|Rigid Body Uplift or Settlement|
|The tendency for a concrete sidewalk slab to rise, subside or tilt as a result of expansive native soil, frost action (freeze and thaw) or thermal expansion of the concrete slab. This could also be due to non-uniform compaction of the subgrade. Since asphalt has a high tensile strength compared to concrete, deformation around the uplift will occur often causing a crack or a mounding of the material, but typically not a break characterized by a rift or fault of the material as seen with concrete. Also commonly known as "vertical uplift" or "projecting edge."|
|Deformation resulting from tensile stresses during the shrinkage of underlying soil from decreasing moisture content.|
|The unequal movement of the slab as a result of the center of the sidewalk or path having a larger thaw settlement than at the edges, or native soil conditions where clays swell significantly at the edges. This leads to longitudinal cracking.
Note: The term sagging is commonly used to describe sidewalks that subside and entire slab or set of slabs drop below the initial grade. The forces that contribute to that are more accurately explained as tensile shrinkage described above.
|Raised or Heaved (Also referred to as hogging)|
|Unequal movement of the slab caused by frost heave or upward vertical movement due to swelling of clay native soils being greater at the center than at the edges. This will often lead to longitudinal cracking.
Raised pavements are also commonly caused by tree roots.
All of the above conditions will cause sidewalks and paths to deform, shift, heave, or buckle. When this occurs the surface of the material is affected and maintenance is necessary often involving spot repair of small or large sections of sidewalk or path.
Cracking and heaving are the two main results of the deformation forces at work. Cracking can occur in every direction of a surface when concrete is used. Since any given length of concrete will eventually crack, methods are used to control it. The main method of avoiding surface problems is to direct the cracking at joints which are placed in the concrete by either manually finishing them into the surface or making cuts with concrete saws as the surface is curing. Most of the maintenance problems stem from uncontrolled cracking, although sidewalk panels do heave at the joints. The ones mostly closely impacting sidewalks and paths are edge, alligator, and longitudinal cracking.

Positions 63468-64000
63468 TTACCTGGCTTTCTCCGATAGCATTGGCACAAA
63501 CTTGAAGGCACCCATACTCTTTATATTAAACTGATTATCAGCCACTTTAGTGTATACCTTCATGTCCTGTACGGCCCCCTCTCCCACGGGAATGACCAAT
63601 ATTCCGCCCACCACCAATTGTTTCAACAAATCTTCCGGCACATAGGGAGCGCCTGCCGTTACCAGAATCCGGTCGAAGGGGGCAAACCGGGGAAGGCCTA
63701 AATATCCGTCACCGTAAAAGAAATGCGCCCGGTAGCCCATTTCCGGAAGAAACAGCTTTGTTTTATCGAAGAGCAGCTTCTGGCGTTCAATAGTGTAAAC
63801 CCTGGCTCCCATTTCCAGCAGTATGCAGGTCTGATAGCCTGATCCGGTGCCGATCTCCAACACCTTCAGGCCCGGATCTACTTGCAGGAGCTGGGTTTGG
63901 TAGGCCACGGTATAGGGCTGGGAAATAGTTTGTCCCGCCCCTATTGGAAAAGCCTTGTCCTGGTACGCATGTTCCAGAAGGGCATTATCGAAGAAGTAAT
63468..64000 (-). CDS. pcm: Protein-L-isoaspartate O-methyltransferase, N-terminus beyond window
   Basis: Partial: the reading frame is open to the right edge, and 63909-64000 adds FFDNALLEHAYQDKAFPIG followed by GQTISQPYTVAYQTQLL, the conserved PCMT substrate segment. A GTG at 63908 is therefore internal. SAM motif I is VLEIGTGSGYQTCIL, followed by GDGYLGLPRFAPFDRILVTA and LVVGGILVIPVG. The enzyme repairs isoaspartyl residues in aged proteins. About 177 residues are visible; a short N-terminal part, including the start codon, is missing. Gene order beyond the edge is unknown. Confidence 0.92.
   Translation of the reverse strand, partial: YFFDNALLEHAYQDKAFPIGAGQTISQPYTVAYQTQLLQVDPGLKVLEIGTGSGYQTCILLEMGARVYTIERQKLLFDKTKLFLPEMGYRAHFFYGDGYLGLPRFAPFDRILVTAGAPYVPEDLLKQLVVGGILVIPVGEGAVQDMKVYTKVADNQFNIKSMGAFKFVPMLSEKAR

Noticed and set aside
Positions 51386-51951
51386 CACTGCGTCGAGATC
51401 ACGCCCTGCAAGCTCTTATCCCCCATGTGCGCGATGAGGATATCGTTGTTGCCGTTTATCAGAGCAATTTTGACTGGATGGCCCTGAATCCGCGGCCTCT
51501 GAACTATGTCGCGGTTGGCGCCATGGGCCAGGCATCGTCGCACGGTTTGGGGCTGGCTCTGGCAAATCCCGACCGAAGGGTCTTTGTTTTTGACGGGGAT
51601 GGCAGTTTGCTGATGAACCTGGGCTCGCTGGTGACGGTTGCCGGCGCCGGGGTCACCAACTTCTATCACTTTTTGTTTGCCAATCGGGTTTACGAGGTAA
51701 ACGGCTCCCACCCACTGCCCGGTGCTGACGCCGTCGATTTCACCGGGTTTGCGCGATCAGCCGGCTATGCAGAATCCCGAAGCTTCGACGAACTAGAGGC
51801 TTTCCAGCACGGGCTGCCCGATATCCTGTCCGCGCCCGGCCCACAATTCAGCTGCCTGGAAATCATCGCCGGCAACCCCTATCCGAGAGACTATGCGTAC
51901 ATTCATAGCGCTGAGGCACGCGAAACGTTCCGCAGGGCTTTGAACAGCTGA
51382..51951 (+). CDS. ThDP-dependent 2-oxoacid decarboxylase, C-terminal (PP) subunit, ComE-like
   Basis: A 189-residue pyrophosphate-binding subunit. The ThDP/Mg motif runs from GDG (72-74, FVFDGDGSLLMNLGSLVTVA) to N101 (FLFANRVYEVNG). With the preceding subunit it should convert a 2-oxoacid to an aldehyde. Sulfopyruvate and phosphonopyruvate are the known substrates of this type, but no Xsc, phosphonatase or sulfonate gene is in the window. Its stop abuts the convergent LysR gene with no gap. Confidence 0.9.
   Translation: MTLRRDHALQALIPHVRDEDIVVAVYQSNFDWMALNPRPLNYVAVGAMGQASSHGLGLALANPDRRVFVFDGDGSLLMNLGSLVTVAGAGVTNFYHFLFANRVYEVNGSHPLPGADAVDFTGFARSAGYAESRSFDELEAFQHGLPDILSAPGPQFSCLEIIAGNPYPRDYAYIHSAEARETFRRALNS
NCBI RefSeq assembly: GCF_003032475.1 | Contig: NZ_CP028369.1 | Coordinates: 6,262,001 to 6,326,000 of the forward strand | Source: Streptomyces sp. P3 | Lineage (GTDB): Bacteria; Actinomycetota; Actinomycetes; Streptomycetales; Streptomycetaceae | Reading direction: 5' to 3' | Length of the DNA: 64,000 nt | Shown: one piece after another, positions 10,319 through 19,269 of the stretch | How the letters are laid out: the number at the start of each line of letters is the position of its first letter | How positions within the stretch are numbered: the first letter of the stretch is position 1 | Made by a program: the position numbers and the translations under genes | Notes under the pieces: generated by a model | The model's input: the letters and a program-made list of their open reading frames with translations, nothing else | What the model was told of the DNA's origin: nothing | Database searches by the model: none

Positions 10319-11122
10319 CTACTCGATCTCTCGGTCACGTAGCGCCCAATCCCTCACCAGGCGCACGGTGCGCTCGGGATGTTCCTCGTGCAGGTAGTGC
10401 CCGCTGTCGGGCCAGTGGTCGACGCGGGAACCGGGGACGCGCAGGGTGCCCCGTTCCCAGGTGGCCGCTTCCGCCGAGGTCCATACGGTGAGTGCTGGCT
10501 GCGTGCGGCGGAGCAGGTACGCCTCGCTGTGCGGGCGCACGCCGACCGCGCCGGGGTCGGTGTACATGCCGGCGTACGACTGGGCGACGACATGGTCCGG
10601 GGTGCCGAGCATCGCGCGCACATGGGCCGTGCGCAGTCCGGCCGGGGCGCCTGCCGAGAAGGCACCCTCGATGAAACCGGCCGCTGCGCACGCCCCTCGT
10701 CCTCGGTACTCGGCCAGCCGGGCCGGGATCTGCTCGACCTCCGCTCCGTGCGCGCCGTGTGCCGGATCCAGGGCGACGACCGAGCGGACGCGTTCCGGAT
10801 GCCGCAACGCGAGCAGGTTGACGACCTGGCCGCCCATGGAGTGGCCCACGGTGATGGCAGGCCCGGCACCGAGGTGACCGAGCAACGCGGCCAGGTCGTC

Alligator cracking is characterized as typically fine, longitudinal hairline cracks running parallel to each other with none or few interconnecting cracks. Longitudinal cracking occurs along the length of the sidewalk, usually in the middle third of the sidewalk, usually in the middle third of the sidewalk, and can extend through several expansion or control joints. Unlike alligator cracking, they are often larger. Transverse cracks occur across the width of the sidewalk due to non-uniform subgrade compaction, especially where sidewalks are subjected to high vehicle loads such as where driveways cross sidewalks.
Heaving of concrete sidewalk panels is a common problem that causes a significant number of tripping hazards. Heaving is also called vertical uplift, vertical displacement, faulting, and changes in level. Several of the deformation forces described above can lead to heaving. Because sidewalks are built with joints to control cracking, heaving most often occurs at these locations.
Other Pedestrian Facility Infrastructure Problems
Maintenance of pedestrian facilities is often associated with just sidewalks and sometimes paths, but other pedestrian facilities also incur problems which increase the need for maintenance. These facility types include curb ramps, crosswalk markings, pedestrian signals, and signage.
Curb ramps provide the transition between sidewalks and street crossings and allow pedestrians to reach street level at corners without stepping up and down at a curb. They are required by accessibility laws. Most of the same maintenance issues impacting sidewalks also impact curb ramps. All of the forces outlined above also deform curb ramps. All new curb ramps are required to have detectable warning fields which provide indications to people who are sight-impaired or blind to that they are about to enter a street. Although many different forms of detectable warnings have been used over the past 40 years, only truncated domes are now acceptable for use. They can be inserted into concrete as cast iron or stainless steel plates, applied as a glued-on material, or formed in place as the concrete ramp is finished. Each of these processes may lead to special maintenance problems. For example, the plate could become displaced causing a tripping hazard, adhesive may weaken for glued-on domes, or the concrete domes are likely to chip off when plowed. Additionally, the truncated domes must provide a color contrast to the ramp. Especially for formed-in-place domes, this requires an agency to periodically repaint the warning field. Chapter 7 of Designing Sidewalks and Trails for Access – Part II provides guidance for the current recommended design of curb ramps: